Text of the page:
Key Points

What happens when a foundation invests in community building for the long haul? The Ford Family Foundation, a rural embedded funder in southern Oregon, has made that transition over the past decade. The result is a transformed organization with a 10-year strategic plan focused on helping rural communities build the futures that they want to see — places where children and families can thrive.

The foundation is pursuing community building not as a stand-alone strategy or “initiative,” but as a philosophy that guides local community development efforts based on capacity building and grantmaking based on partnerships. The shift to a community-based approach allows it to engage with rural communities on a nearly issue-agnostic basis and support them in developing the “Four Cs”: connections, capacity, community-led action, and a culture of community building.

The approach is represented by the bilingual Community Building Approach Wheel, a framework and language created by convening a cross-section of rural leaders as working teams to describe communitybuilding principles and practices. The foundation developed partnerships with several communities to describe their communitybuilding work, and the wheel, now owned by dozens of communities, is not static: It continues to evolve as the work evolves, as new communities join, and as the foundation and its partners learn and change.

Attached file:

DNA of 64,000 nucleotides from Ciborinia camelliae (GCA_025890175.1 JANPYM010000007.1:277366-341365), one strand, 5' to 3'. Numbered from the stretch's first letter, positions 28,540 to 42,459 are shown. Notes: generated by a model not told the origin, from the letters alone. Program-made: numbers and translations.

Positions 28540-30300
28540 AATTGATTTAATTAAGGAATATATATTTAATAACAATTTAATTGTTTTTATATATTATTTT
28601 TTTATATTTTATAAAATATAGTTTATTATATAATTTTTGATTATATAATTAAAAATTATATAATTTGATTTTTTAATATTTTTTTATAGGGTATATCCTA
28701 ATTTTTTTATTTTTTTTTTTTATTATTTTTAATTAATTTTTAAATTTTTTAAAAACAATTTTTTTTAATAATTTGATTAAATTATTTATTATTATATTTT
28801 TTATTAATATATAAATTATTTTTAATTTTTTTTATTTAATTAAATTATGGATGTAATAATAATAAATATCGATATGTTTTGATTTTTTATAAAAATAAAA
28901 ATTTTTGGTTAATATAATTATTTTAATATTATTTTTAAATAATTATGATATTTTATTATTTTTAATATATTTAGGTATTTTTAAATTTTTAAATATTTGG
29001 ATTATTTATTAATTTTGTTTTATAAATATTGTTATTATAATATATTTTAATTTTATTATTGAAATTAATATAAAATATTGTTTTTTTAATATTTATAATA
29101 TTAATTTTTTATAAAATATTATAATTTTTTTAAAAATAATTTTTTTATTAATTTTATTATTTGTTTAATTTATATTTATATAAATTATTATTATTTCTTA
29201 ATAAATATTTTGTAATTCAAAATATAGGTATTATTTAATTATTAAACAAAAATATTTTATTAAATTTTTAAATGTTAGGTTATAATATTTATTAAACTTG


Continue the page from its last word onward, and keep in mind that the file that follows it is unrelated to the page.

This article shares learnings from The Ford Family Foundation’s experience of becoming a community-building organization and the difference it has made. It also discusses some of the pitfalls it has encountered along the way and how the foundation has responded to them. To be clear: This work is not done; it is ongoing. There is much more to do and much more to learn.

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